You’ve probably noticed the strange, mystifying start for Wichita State’s baseball team. Or, if the baseball team is lucky, you’ve been distracted by college basketball, the NBA, your lawn or something else. Anything else.
The Shockers are 4-10. They lost Tuesday to Central Arkansas, 12-1, at Eck Stadium. They have dropped eight of nine games, are batting an anemic .247 and have a 4.31 team ERA.
None of it makes sense. The Shockers, of course, have never endured a start like this and the longer it lasts, the tougher it will be to turn in the right direction.
It’s fair at this point to wonder if turning the season in the right direction (i.e. starting to win some games) is even possible. Wichita State plays Arkansas-Little Rock at Eck Stadium Wednesday before a three-game home series against No. 21 UC Santa Barbara this weekend. Looming later this month is a trip to Fort Worth to take on No. 4 TCU.
Premium content for only $0.99
For the most comprehensive local coverage, subscribe today.
It’s hard to know where to start with the Shockers and their miserable performance so far. They’re not losing to a bunch of juggernauts; the combined record of WSU’s opponents so far is 48-40. Long Beach State clamped down on the Shockers during a weekend series in California recently, holding Wichita State two two runs in three games and no-hitting the Shocks in the third game of the series.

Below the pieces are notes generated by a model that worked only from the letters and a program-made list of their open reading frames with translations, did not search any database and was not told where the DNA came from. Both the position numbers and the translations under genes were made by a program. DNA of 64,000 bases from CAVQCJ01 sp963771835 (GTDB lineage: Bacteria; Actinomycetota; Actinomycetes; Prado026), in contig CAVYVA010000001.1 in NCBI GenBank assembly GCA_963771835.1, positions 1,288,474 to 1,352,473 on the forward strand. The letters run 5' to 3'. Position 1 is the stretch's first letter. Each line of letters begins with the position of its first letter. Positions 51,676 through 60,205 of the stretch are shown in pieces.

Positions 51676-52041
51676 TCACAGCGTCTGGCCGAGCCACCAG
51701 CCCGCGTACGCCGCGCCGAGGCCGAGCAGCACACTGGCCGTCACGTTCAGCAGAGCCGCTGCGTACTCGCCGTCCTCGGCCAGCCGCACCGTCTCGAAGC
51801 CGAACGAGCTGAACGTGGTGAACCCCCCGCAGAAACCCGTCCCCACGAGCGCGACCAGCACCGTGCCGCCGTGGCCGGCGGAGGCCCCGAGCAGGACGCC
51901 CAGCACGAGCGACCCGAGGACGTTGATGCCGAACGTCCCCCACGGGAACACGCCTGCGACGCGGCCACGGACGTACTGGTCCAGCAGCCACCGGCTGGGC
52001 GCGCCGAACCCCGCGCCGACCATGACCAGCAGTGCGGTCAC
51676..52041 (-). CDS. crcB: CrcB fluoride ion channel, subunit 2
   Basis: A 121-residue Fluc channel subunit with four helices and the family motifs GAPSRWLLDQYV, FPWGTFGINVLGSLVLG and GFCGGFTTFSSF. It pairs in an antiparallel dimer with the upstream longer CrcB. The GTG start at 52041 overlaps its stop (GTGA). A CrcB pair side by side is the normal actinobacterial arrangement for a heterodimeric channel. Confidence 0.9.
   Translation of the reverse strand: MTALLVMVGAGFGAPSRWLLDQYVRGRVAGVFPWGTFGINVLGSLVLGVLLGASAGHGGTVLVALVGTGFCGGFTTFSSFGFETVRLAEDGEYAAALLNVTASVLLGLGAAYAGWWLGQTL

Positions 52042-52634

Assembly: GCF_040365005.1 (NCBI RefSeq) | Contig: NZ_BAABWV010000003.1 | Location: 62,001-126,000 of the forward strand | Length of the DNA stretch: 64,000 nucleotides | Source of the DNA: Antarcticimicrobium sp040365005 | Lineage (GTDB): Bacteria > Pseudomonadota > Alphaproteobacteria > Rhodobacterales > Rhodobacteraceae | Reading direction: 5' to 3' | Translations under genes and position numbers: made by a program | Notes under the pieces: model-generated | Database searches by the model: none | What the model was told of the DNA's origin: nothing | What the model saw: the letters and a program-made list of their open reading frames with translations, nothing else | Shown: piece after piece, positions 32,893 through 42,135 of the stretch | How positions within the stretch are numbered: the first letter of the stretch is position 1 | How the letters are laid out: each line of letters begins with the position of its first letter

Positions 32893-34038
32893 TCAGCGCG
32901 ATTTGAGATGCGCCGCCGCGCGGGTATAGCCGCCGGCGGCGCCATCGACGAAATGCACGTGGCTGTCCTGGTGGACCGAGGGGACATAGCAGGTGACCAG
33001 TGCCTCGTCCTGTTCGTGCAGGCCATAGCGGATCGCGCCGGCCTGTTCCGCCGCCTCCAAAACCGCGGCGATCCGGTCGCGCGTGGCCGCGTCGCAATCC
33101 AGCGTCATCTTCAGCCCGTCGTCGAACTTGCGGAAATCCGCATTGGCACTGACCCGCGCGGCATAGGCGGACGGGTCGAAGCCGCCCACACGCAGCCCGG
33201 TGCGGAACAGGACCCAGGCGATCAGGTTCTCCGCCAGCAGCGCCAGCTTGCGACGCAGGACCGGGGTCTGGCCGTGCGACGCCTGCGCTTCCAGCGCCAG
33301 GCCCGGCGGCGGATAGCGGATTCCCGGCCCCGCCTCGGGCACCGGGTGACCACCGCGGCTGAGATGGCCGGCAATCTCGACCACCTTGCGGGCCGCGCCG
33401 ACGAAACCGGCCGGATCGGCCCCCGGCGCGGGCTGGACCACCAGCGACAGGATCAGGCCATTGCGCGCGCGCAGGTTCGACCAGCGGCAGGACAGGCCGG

Since, the Dirtbags are 1-3 and are 9-7 overall.
Wichita State plucked the junior college ranks for a bunch of new players and the early results looked promising. There appeared to be a significant amount of thunder in the lineup. But the Shockers’ offense has turned into a nice spring day with no wind.
Two returning Shockers the team was depending on to set the table in front of the big hitters, Michael Burns and Daniel Kihle, are not producing like top-of-the-order guys. Not only are they batting only .171 and .265, respectively, but they’ve combined for only one walk in 90 at-bats.
As a team, Wichita State has taken only 29 walks in 14 games, which indicates a lineup of impatient hitters or the most amazing pinpoint control by opposing pitchers early in the season in college baseball history. I’m guessing it’s the former.
Obviously, this is not the way Todd Butler wanted to begin his second season as Wichita State’s coach since replacing Gene Stephenson. The Shockers’ offense had slipped steadily under Stephenson, but never to the point of .247.
Butler is bewildered like everyone else. WSU juco transfers Chase Rader, Jordan Farris, Sam Hilliard, Ryan Tinkham and Willie Schwanke have impressive offensive credentials. So far, though, they’ve left those credentials in a bag back at their dorm rooms. Tinkham, at .341 with 10 RBIs, has shown some life. But after fast starts, Rader and Farriss have cooled significantly.
The Shockers’ pitching has been inconsistent. Starters Sam Tewes and Isaac Anderson have been good, which is a positive sign as they will be starting the first two games of WSU’s weekend Missouri Valley Conference series. But overall, WSU’s starters have a 4.13 ERA while the bullpen has a 4.56 ERA.
Defense is another issue. The Shockers have made 24 errors in 14 games that have led to 20 unearned runs. That’s unacceptable.
Wichita State has had issues in every facet, which explains the 4-10 start. The Shockers have been a bad team and they weren’t supposed to be. The mystery remains unsolved.